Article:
Matt Kahn has read and reviewed every bestselling novel of the last 100 years, starting with The Inside of the Cup (1913), including masterpieces like s like All Quiet on the Western Front (1929) to the surprisingly dark E.T., the Extra-Terrestrial (1982) to a reluctant slog through John Grishham, ending with The Fault in Our Stars (2014). Interview.
And the Man Next to You... An oddly compelling tumblr with the tragic backstory of every character killed in the movie Under Siege
Creative writing professor Hanif Kureishi says such courses are 'a waste of time' [The Guardian]
Buddha of Suburbia author, who teaches subject at Kingston University, added that many of his students could 'write sentences' but not tell stories.
Got writer's block? Cartoonist's block? Songwriter's block? Stuck for stocking stuffer? Storymatic to the rescue. It's a box of 500 cards, each of which supplies a few words of inspiration, created by a Brian Mooney, a teacher of creative writing. Storymatic Project: there are only two rules.
The Nation's William Deresiewicz looks at Ann Beattie's evolution as a writer.
The Guardian has a new series of webchats with various people in the publishing industry starting with literary agent Karolina Sutton. Also various writers are asked: Can you teach creative writing?
"While going through my archives, I found this piece and emailed it to my friends -- most of whom didn't get it at all. There's usually only one way that change ever comes to the eternal childhood immortality of a comic strip, and that's by the strip being cancelled -- and sometimes not even then." How it turned out.
In the final pages of his book, drawing up the merits of programme writing, McGurl ultimately falls back on the one thing the programme really does teach: technique. Countering Eliot’s dictum that ‘art never improves,’ he proposes that literature might, rather, resemble technology or sport, in which ‘systematic investments of capital over time have produced a continual elevation of performance.’ Hasn’t ‘the tremendous expansion of the literary talent pool’ and its systematic training in the ‘self-conscious attention to craft’ resulted in ‘a system-wide rise in the excellence of American literature in the postwar period’? It has. If you take ‘good writing’ as a matter of lucidity, striking word combinations, evocative descriptions, inventive metaphors, smooth transitions and avoidance of word repetition, the level of American writing has skyrocketed in the postwar years. In technical terms, pretty much any MFA graduate leaves Stendhal in the dust. On the other hand, The Red and the Black is a book I actually want to read.Get a Real Degree by Elif Batuman is a critique of creative writing workshops and a review of Mark McGurl's The Program Era: Postwar Fiction and the Rise of Creative Writing. Louis Menand wrote a review of the same in The New Yorker which was both more appreciative of the book and creative writing programs. It was discussed previously on MetaFilter.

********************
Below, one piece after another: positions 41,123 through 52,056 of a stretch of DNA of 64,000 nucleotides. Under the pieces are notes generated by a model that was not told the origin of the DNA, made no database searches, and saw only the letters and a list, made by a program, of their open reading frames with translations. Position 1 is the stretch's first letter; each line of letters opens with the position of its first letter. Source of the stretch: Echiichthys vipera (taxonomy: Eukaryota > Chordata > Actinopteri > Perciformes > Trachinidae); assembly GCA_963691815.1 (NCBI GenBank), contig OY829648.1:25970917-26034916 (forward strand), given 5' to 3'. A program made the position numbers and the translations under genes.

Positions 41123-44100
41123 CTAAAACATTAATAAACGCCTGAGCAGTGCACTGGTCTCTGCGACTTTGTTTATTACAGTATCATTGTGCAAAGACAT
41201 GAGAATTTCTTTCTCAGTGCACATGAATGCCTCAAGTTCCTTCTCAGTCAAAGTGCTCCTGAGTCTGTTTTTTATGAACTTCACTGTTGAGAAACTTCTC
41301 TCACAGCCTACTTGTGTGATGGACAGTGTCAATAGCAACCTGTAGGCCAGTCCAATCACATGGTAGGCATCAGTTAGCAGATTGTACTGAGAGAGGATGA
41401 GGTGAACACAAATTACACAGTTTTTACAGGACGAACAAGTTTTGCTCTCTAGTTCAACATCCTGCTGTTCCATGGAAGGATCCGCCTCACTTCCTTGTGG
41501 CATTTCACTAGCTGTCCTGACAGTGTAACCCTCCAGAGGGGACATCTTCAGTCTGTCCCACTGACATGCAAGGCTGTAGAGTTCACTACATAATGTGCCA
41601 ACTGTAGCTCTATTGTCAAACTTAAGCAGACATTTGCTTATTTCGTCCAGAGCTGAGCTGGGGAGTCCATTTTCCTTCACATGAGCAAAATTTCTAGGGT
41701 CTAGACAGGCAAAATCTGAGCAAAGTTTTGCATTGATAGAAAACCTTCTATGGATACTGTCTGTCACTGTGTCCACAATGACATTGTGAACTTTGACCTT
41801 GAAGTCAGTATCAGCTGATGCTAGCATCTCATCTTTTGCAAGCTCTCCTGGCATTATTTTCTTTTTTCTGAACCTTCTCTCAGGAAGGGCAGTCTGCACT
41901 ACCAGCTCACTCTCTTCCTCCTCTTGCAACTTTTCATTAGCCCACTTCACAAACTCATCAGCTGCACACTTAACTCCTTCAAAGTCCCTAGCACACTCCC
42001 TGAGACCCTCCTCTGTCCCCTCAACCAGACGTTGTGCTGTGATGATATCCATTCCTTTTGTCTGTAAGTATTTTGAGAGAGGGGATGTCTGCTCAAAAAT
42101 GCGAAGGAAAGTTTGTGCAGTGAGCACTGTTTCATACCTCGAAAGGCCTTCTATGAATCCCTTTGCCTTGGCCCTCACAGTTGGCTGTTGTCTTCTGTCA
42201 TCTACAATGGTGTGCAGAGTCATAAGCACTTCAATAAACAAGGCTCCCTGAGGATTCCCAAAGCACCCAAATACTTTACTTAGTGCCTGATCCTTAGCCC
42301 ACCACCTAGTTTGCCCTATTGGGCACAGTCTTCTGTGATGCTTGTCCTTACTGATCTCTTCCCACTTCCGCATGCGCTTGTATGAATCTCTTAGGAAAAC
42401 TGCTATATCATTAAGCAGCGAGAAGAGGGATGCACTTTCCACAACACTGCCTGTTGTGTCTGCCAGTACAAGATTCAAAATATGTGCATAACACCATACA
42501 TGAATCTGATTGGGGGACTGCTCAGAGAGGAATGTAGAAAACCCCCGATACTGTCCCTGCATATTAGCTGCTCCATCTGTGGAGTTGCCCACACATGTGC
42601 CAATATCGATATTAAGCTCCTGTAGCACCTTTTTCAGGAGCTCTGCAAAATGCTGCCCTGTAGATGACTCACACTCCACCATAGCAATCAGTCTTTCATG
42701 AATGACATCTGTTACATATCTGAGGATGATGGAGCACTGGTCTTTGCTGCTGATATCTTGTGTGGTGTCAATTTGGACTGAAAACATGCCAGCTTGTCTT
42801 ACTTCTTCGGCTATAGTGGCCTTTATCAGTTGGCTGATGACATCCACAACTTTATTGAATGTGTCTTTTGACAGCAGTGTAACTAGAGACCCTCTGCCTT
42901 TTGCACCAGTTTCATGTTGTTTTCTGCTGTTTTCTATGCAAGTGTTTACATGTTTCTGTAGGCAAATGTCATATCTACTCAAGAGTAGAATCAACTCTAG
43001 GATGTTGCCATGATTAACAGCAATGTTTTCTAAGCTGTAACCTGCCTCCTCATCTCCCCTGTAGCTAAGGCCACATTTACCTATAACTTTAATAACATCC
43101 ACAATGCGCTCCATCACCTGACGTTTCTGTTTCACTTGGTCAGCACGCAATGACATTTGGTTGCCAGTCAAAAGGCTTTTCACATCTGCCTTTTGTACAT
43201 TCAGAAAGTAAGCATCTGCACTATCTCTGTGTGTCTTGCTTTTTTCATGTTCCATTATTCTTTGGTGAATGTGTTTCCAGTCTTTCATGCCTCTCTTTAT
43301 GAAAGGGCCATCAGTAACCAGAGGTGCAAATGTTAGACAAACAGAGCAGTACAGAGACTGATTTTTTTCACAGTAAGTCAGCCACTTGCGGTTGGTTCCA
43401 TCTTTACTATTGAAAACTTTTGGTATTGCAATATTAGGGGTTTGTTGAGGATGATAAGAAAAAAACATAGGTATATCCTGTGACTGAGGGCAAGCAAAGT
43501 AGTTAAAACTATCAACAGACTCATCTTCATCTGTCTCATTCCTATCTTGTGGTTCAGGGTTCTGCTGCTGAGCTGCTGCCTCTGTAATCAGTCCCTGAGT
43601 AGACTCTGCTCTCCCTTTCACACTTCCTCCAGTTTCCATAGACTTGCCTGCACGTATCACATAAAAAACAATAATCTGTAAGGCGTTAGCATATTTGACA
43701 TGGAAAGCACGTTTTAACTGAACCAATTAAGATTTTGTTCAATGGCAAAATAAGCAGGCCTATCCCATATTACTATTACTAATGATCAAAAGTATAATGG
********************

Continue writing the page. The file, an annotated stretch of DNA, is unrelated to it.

rialtoscuro n. disorientation when you step outside a movie theater into unexpected darkness, a twinge of jet lag from two hours of escapist fun which only diverts you from making the sequel to your youth—an old cult classic with wild shifts in tone, dropped subplots, major characters that appear out of nowhere only to vanish without explanation, and an ambiguous ending—but this time, it’s personal. The Dictionary of Obscure Sorrows
WritingFilter: Got the urge to write, but not sure what to write about? Want to practice your freewriting skills? Try these short story idea generators. [more inside]
Louis Menand in The New Yorker surveys American creative writing education, past and present, and asks whether it should still be taught. (via) [more inside]
We're getting married. Aren't you happy for us? "We would rather sell ourselves to a meat packing plant than acknowledge the union of you and this gold-digging hussy. In fact, we already have." A fun little creative writing site that will let you unleash your inner, bitter socialite.
I was plussed. It was concerting to see that she was communicado... An 1994 New Yorker story chock full of presumably sensical words that look wacky without their negating prefixes. A Smackeral from the great beebo.org
Fragment: a writing meme. For creative writers who might need a small nudge in the ribs, three sentence fragments posted once a week "for you to fit into a bit of fiction/stream of consciousness/what-have-you... a quick bit of dirtiness to get your creative energy flowing". Write your bit and post your link. (via the ever-enlightening Anne, of Fishbucket.)
writingclasses.com "The largest private creative writing school in the United States" they claim. Everything is covered, yet nothing on weblogs. How is it possible.